Humidity Disaster

Decorating By Kitagrl Updated 4 Oct 2011 , 1:44am by BizCoCos

Kitagrl Posted 25 Sep 2011 , 12:59am
post #1 of 46

I have a regular venue I've been working with for about 5 months or so...I do between one and three weddings per week for them.

This week its been raining and humid all week long. On Friday I delivered three, 3 tiered cakes and one 8" party cake to them. They have an outdoor walk in cooler they have me store them in, so I just have to make one trip.

I stored some of the cakes in my fridges at home with no humidity problems whatsoever inside the fridges. Of course a little on the outside because its warm and soupy weather.

The venue lady texted me tonight with pictures that the fondant ribbon was falling/melting off the buttercream cake, they were all covered in water...red velvet cake was leaking pink through some of the buttercream, and one cake had a dreaded bubble! All these cakes were delivered just fine to their OUTDOOR walk in.

I have told her I would look into it but I'm convinced that their walk in is WAY WAY too humid. Every time the door opens, wet, rainy air rushes in and condenses. I think the only option would be for me to have to deliver AND set up every cake individually....which will be a pain in the butt, but I can't get these texts on Saturday night that my cakes were disasters and had puddles and bubbles and stripes melting off. I have NEVER had a complaint like that with ANY other cake I've ever delivered! But somehow at this venue I occasionally get complaints that something is "leaking" out of the cake, and now that stripes were falling off and she sent me a picture of water puddles and bubbles all over the surface of one cake. Really?????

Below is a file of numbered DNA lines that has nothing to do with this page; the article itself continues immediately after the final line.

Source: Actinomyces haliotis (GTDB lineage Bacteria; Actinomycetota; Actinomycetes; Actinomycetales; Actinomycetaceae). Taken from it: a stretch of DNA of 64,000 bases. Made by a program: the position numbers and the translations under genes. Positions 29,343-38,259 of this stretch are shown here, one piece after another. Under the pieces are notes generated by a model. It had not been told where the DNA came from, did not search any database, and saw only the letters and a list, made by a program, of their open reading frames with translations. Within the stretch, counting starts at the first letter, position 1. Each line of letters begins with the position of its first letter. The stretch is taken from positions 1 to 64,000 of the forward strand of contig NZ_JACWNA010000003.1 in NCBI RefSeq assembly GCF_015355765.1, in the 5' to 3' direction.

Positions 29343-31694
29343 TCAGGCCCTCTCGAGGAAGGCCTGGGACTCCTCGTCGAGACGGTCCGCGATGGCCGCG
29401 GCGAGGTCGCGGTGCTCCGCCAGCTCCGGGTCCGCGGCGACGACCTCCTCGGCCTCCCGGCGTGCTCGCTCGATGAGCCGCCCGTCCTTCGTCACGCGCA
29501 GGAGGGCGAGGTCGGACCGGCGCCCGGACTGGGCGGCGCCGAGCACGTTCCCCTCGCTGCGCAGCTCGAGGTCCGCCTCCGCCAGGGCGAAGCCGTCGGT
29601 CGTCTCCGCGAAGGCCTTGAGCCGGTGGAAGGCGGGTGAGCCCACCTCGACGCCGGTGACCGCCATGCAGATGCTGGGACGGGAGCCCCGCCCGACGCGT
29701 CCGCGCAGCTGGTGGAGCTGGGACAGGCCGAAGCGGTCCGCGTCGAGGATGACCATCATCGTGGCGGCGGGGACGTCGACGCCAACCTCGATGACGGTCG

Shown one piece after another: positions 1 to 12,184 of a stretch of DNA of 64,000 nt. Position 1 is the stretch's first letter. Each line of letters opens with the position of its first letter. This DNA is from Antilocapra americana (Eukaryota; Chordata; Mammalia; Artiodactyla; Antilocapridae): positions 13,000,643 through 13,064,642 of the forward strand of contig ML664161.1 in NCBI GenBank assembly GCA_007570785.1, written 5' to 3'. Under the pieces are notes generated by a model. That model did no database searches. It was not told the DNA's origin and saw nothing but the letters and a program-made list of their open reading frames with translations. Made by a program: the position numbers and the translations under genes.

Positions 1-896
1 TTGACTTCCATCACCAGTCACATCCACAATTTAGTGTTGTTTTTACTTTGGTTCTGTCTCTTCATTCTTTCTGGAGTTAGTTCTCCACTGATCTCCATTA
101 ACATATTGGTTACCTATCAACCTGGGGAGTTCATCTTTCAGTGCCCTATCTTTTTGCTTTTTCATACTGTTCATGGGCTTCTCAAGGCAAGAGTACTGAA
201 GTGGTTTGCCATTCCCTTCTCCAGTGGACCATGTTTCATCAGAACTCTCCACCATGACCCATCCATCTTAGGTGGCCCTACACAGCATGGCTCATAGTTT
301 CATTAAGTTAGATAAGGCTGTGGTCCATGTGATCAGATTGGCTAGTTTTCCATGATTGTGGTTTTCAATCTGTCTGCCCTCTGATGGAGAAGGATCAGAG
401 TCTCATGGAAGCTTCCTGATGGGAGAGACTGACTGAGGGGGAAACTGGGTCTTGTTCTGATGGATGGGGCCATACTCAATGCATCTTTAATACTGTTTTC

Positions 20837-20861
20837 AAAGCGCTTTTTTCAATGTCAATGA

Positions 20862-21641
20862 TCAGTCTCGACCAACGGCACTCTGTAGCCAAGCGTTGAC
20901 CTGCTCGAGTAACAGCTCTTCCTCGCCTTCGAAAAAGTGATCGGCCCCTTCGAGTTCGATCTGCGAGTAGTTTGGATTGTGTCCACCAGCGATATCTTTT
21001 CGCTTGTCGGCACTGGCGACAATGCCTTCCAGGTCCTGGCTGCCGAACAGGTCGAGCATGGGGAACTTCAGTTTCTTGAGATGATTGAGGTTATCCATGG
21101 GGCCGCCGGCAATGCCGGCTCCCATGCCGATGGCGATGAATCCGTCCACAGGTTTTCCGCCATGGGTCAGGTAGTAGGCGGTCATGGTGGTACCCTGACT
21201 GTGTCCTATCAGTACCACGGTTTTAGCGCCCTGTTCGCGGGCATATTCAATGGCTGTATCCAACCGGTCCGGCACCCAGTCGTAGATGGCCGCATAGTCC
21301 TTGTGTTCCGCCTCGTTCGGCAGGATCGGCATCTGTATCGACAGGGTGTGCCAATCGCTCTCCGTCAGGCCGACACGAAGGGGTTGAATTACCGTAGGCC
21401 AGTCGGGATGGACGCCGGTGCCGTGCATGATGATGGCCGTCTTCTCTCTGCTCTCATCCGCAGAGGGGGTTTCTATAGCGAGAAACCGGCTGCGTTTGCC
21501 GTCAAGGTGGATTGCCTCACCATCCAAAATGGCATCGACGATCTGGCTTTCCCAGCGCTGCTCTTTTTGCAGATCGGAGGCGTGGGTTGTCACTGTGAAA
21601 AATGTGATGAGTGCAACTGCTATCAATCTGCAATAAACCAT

A super soggy walk in cooler could cause all that right?

45 replies
WillowsCry Posted 25 Sep 2011 , 1:11am
post #2 of 46

It would seem so to me seeing as how that is the only common denominator to your problem. It only seems to happen at that particular venue, was fine at your home etc. Can you get their cooler tested for humidity levels? You can buy a humidity "thermometer" at local pet stores. They use them for animals such as snakes that are humidity sensitive. That might prove to them that they are the source of the problem and relive you of responsibility. Did you happen to take any pictures of your cake before they were placed in their cooler, or as you placed them there before you left? That might further help your position on this.

Karen421 Posted 25 Sep 2011 , 1:23am
post #3 of 46

Sorry you had that problem! Yes, a soggy cooler can cause that and it sounds like it's their refrigerator. Living in Arkansas, humidity is a constant problem, but I refrigerate all my cakes, and haven't had that problem (yet).